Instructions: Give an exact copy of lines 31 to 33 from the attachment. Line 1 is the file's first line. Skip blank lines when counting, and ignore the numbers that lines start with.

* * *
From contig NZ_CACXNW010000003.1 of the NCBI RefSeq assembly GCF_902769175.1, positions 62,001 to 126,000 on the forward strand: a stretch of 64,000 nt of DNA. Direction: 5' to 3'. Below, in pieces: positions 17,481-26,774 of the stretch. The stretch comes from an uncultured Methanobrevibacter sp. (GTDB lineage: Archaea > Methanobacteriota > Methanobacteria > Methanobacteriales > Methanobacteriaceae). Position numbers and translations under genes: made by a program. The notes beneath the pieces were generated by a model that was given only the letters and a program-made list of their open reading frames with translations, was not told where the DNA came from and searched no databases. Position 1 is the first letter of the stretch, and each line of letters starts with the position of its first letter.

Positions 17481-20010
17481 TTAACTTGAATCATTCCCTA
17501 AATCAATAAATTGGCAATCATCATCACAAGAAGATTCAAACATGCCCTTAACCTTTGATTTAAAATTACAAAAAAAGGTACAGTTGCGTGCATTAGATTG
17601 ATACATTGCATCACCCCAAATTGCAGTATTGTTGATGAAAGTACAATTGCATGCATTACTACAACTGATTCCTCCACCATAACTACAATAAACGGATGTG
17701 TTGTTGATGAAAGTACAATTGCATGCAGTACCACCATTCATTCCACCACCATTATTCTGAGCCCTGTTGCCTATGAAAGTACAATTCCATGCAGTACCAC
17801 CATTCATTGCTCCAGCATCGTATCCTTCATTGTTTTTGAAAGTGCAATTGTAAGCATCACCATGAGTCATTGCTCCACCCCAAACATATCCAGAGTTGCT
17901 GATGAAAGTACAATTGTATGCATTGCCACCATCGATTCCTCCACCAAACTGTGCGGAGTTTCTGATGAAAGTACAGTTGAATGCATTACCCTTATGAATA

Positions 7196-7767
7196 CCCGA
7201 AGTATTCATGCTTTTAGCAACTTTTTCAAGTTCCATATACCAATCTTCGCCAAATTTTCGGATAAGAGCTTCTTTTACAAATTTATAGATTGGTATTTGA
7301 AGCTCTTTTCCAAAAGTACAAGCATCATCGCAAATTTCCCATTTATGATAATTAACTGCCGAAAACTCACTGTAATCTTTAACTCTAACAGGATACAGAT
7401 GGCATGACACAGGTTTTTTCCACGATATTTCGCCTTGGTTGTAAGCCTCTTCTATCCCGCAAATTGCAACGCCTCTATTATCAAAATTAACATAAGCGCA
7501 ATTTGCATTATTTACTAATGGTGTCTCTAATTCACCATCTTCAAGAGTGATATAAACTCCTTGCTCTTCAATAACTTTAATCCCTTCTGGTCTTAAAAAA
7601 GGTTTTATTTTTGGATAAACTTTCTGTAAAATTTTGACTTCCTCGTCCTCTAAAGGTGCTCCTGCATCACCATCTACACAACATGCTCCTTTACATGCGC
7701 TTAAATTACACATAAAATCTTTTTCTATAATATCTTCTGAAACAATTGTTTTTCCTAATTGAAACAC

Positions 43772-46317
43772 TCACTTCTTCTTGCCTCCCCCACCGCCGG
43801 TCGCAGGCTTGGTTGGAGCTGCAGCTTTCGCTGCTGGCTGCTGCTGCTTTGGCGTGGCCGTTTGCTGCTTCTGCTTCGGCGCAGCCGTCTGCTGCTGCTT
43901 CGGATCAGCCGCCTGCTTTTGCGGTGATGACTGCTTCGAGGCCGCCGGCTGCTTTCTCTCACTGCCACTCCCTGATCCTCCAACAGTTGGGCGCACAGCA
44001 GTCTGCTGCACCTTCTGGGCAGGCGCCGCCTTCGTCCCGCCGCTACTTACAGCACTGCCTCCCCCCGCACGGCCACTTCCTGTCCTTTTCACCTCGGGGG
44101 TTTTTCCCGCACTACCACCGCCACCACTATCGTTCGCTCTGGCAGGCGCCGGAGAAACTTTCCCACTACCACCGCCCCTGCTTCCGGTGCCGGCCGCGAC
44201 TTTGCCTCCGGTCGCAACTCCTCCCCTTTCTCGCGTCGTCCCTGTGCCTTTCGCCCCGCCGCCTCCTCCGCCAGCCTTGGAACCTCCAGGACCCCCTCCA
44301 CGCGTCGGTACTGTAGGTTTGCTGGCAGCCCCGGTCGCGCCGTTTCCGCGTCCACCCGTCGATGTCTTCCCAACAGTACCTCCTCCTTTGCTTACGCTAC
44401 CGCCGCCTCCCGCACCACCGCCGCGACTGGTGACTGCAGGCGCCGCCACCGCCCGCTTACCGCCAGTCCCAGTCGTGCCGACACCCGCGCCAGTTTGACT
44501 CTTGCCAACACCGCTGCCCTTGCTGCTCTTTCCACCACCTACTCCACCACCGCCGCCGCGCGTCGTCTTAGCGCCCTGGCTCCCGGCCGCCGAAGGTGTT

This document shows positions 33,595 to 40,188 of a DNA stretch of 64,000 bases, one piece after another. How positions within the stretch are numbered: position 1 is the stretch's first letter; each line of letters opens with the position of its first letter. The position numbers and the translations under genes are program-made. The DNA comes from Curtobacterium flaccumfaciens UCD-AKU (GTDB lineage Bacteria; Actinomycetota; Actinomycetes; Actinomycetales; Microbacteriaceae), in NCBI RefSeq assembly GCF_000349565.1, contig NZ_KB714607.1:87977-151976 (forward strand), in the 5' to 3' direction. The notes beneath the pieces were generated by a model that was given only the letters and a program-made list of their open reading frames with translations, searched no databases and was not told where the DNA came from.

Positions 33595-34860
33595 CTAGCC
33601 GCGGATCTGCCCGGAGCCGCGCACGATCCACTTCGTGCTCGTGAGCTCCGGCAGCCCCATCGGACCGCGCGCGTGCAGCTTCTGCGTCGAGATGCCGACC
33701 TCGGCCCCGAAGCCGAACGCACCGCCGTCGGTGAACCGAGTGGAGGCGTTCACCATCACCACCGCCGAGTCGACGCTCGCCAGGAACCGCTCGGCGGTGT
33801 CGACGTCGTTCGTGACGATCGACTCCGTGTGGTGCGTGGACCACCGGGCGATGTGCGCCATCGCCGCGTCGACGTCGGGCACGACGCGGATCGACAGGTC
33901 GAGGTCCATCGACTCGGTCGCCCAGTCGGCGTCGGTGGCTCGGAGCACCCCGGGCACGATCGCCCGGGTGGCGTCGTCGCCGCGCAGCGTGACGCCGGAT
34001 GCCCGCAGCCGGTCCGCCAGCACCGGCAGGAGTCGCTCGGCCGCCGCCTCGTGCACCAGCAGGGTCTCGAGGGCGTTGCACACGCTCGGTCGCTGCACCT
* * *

33701 TCGGCCCCGAAGCCGAACGCACCGCCGTCGGTGAACCGAGTGGAGGCGTTCACCATCACCACCGCCGAGTCGACGCTCGCCAGGAACCGCTCGGCGGTGT
33801 CGACGTCGTTCGTGACGATCGACTCCGTGTGGTGCGTGGACCACCGGGCGATGTGCGCCATCGCCGCGTCGACGTCGGGCACGACGCGGATCGACAGGTC
33901 GAGGTCCATCGACTCGGTCGCCCAGTCGGCGTCGGTGGCTCGGAGCACCCCGGGCACGATCGCCCGGGTGGCGTCGTCGCCGCGCAGCGTGACGCCGGAT